Unite Europe is coming! The event, hosted at Westergasfabriek June 24-25, boasts an impressive line up of industry expertise and offers attendees the opportunity to learn of upcoming features and improvements in Unity.

Player Research Director Graham McAllister will be in attendance and delivering a talk on Friday 25 June from 17:30 – 18:30 entitled Assessing The Gameplay Experience: A Player Perspective. A brief description of what Graham will be discussing can be found below. Head over to the Unite 2015 Europe website for full details and running order.

Continue Reading..


The Usability of Bloodborne

[This blog post by Player Researcher Ben Lewis-Evans was featured on Gamasutra]

I work in the area of Games User Research. That is to say I work with game developers to help them achieve the game experience they are after. To do so I use my background in human factors psychology to run playtests, to carry out heuristic analyses based on usability and player experience principles, and to generally just try to help out as much as my expertise allows.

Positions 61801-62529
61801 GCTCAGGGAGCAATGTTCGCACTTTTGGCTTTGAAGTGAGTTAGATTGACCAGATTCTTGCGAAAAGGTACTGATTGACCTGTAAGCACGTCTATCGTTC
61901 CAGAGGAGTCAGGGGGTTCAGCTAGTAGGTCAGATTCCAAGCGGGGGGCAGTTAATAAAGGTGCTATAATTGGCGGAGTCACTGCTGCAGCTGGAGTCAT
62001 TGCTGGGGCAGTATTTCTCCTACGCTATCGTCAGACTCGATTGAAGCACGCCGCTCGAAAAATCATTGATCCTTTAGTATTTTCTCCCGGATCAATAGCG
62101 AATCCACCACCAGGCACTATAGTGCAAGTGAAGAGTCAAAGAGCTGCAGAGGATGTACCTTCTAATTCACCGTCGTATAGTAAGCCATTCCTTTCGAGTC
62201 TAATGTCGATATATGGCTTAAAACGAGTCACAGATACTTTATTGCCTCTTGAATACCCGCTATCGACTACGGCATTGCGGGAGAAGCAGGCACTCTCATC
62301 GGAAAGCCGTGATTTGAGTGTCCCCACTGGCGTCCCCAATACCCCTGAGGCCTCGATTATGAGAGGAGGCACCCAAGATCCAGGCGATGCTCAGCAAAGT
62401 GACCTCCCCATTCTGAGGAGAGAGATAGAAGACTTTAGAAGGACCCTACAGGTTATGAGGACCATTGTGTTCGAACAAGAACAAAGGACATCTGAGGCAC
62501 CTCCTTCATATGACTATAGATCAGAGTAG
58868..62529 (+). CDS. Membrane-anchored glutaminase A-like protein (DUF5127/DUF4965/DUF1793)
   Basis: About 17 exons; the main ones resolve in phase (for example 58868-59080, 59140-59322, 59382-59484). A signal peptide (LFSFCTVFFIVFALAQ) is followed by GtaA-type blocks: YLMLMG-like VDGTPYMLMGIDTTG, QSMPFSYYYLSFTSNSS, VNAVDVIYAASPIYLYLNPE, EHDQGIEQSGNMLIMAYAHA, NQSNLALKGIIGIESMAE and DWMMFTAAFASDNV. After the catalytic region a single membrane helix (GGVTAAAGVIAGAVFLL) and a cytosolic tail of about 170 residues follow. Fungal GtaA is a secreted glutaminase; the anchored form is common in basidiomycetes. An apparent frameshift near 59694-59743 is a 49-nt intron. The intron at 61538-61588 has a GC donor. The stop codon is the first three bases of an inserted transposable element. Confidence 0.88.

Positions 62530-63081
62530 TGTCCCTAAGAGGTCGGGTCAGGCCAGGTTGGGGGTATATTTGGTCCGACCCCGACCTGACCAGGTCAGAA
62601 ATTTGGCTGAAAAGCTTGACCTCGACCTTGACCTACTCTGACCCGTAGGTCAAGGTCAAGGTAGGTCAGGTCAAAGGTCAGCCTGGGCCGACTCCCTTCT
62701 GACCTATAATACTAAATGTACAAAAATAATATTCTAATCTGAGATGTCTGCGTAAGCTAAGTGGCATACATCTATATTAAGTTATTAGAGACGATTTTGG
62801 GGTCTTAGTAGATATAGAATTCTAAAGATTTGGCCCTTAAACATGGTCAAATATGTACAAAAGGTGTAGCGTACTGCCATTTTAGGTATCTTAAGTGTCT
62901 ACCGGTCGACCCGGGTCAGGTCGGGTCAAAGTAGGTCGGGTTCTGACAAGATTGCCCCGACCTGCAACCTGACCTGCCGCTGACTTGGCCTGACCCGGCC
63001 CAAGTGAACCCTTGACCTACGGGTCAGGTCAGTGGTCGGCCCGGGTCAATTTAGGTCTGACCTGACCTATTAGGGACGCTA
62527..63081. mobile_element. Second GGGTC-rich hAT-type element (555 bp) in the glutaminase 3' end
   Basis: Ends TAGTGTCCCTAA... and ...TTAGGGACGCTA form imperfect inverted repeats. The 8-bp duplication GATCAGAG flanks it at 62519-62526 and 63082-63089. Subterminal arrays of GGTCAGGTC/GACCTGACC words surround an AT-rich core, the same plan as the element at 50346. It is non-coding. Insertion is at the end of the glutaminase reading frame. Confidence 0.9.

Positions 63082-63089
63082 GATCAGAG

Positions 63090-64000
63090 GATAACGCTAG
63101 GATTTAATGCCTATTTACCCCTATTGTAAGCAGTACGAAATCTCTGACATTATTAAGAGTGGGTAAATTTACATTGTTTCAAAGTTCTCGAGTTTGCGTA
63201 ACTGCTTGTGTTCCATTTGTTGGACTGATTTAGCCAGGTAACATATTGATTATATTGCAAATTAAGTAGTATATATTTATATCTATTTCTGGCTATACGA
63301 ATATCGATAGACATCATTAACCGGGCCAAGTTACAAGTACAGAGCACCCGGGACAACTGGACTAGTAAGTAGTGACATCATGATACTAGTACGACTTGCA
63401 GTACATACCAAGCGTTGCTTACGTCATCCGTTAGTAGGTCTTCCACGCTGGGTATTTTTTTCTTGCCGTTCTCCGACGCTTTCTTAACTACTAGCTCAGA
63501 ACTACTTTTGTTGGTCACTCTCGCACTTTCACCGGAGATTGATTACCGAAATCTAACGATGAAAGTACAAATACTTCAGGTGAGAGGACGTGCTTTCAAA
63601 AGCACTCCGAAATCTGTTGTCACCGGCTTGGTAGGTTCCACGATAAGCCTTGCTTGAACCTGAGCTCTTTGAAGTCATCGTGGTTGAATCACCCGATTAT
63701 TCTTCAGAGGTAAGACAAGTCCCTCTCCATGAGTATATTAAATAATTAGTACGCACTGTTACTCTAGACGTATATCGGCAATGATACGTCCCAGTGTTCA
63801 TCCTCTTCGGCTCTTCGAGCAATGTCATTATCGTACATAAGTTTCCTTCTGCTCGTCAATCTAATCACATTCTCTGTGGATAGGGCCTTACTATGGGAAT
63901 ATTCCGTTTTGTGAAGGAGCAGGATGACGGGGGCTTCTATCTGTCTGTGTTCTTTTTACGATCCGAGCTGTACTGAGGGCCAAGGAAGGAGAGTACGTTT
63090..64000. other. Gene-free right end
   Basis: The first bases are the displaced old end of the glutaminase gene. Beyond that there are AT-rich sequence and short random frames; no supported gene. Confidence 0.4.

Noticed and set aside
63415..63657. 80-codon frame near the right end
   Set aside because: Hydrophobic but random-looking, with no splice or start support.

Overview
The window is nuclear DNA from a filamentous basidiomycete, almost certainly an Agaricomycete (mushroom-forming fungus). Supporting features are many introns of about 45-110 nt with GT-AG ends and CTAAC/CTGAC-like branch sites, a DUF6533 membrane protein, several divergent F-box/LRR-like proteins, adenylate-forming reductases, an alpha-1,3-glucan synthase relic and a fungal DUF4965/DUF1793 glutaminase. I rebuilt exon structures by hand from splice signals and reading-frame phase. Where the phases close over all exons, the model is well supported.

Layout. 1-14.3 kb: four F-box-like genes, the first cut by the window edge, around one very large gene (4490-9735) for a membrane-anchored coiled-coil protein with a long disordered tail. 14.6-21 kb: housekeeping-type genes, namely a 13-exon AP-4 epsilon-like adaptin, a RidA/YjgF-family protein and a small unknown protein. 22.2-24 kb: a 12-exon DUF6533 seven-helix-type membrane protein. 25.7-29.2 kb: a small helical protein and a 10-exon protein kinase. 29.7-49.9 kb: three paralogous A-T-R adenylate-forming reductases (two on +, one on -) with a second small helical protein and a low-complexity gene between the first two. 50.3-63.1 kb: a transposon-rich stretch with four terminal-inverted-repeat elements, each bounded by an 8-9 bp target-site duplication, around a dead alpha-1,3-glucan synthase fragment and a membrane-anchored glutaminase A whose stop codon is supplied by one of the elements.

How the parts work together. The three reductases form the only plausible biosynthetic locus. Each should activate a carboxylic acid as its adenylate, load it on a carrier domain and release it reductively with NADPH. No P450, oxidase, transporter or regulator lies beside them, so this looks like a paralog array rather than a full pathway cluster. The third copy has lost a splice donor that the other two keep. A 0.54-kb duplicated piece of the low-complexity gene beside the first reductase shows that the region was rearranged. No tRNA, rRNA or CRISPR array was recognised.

One thing that I often hear, am told, and/or read online is that the existence and popularity of “hard” games like the Souls games, and more recently Bloodborne, means my job isn’t needed. Or as it is sometimes more strongly put, that my job leads to what is “wrong” with games that aren’t like Bloodborne.

This is an understandable misunderstanding. But it is a misunderstanding. And I want to tell you why by using the example of Bloodborne (which, yes, I completed without guides, but no I didn’t get the “true” ending  - just in case you want to stamp my gamer cred card or something).

There are two major misunderstandings here. The first is that usability is about making games easy. The second is that games like Bloodborne don’t have core elements of good usability in them.Continue Reading..